Another Detroit homeowner opens fatal fire on intruders: Justice or out-of-control vigilantism? (VIDEO)

Local authorities have urged residents to learn to protect themselves in the bankrupt city with out of control crime. (Photo credit: Click on Detroit)

Local authorities have urged residents to learn to protect themselves in the bankrupt city with out-of-control crime. (Photo credit: Click on Detroit)

A Detroit homeowner opened fire on two teens who broke into his home early Wednesday morning, wounding one and killing the other, making seven suspects fatally shot by their intended victims in Detroit in just as many weeks.

Police were called to the home just before 6:00 a.m. after the two suspects, one male and one female, broke into the home, local media reported.

The two teens were confronted by the 47-year-old homeowner, Kenneth Morissette, and although the details of what transpired are not entirely clear, at some point the homeowner fired several shots from a rifle, striking both suspects.

Authorities discovered a broken window at the front of Morissette’s home, although there are conflicting stories about whether the teens gained entry through the window or shattered the window in an attempt to escape once the homeowner started shooting.

When police arrived, they found both suspects outside of Morissette’s home and they were taken to the hospital. The male suspect was pronounced dead upon arrival and the female was said earlier this week to be in critical condition, suffering from a gunshot wound to the leg. Her current condition is unknown, but believed to be unchanged.

Damontae Moorer was one of nine children, and about 15 people gathered together to identify his body the day after the shooting. (Photo credit: Fox)

Damontae Moorer was one of nine children, and about 15 people gathered together to identify his body the day after the shooting. (Photo credit: Fox)

Morissette, who was not injured during the home invasion, was taken into police custody for questioning but has since been released. The preliminary investigation indicates that the shooting was justified, but ultimately that will be decided by the Wayne County Prosecutor’s Office.

The male suspect, identified the day after the shooting as Damontae Moorer, was originally reported to be 19-years-old. Once correctly identified, it was discovered that he was in fact just 15-years-old.

And the teen’s family says there is more to the story, placing blame on the 19-year-old female he was with and the homeowner who, they feel, unjustly opened fire on Moorer. According to Moorer’s mother, Divana Webb, the teen was easily influenced and she believes the female manipulated him into breaking into the home with her.

In addition, Webb told reporters that Morissette was acquainted with the female, which Morissette’s own mother confirmed, and that she was simply breaking into the home to retrieve some of her own belongings.

“He took somebody’s child, 15-years-old. Nothing in your house was that valuable to take a kid’s life. But we [are] going to get justice and we are going to get to the bottom of this,” Moorer’s godmother, Letesha Brown said.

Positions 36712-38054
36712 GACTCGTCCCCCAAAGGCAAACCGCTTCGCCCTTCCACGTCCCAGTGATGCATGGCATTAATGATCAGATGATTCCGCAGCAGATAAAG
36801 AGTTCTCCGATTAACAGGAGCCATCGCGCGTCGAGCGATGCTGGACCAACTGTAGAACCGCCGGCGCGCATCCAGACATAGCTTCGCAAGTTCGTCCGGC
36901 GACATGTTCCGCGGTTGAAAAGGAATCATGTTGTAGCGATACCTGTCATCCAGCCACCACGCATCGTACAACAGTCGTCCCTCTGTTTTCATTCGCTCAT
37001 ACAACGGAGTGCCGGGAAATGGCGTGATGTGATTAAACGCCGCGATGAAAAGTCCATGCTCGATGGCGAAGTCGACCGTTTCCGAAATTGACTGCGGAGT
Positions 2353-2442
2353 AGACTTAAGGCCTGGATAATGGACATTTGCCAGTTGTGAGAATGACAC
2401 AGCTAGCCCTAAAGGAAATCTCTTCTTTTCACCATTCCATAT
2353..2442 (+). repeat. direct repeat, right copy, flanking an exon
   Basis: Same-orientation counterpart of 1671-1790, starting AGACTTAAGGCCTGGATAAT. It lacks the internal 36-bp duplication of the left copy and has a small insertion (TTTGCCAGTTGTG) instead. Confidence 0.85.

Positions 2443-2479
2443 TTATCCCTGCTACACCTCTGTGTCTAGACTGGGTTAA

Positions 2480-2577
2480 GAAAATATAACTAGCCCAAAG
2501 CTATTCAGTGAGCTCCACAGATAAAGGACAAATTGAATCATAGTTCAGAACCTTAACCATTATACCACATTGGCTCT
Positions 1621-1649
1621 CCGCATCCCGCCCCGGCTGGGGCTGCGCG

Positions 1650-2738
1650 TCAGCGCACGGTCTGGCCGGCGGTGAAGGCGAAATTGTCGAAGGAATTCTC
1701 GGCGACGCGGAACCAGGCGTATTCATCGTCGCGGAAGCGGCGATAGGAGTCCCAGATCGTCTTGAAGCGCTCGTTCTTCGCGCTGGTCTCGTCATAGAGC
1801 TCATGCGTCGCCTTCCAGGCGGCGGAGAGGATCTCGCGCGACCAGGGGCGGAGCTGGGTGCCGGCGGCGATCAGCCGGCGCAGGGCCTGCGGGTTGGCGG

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Nonetheless, Detroit Police Officer Jennifer Moreno said the day after the shooting, “The citizens of Detroit are very tired of being bullied by these thugs, for lack of a better word. They’re defending themselves and their property and they have every right to do so.”

Sgt. Michael Woody of the Detroit Police Department agrees with Moreno. “We fully support our good Detroiters, good Americans that are legally in possession of weapons defending their homes,” he said. “We will support our citizens in that matter. This seems to be another one of those incidents.”

But with seven dead suspects in just seven weeks and many being teenagers, not everyone agrees that the shootings have been justified.

Although he says he believes in one’s right to self-defense, Ron Scott of the Detroit Coalition Against Police Brutality feels that these “vigilantes” have gone too far.

“Certainly people have a right to defend themselves in their home but they do not have a right to make it a free-fire zone, and the chief, or his spokesperson, should never put that in the minds of people. We must operate not on the basis of fear but on the basis of understanding and how we as a community can come together to stop the violence,” he says.

However, even when the community attempts to come together to bring an end to such violence, the programs don’t always work out as intended.

Jarmain Scott, a Motor City Youth football coach, had his first practice scheduled the day Moorer was shot. Moorer chose to skip the practice and go hang out with the female who broke into the house with him instead. Scott said he had a bad feeling and tried to talk Moorer out of it, pleading with him to just stay on the field, but he made his own choice instead.

“Then he died. That’s why we [are] trying to save these kids’ lives. We try,” Scott said, but ultimately Moorer made his own decision, albeit a tragic one.

“We want people to get the message,” Woody said. “It’s not just us you have to worry about anymore. We are standing with our citizens, we will fight you, we will defend, and we are here with them.”

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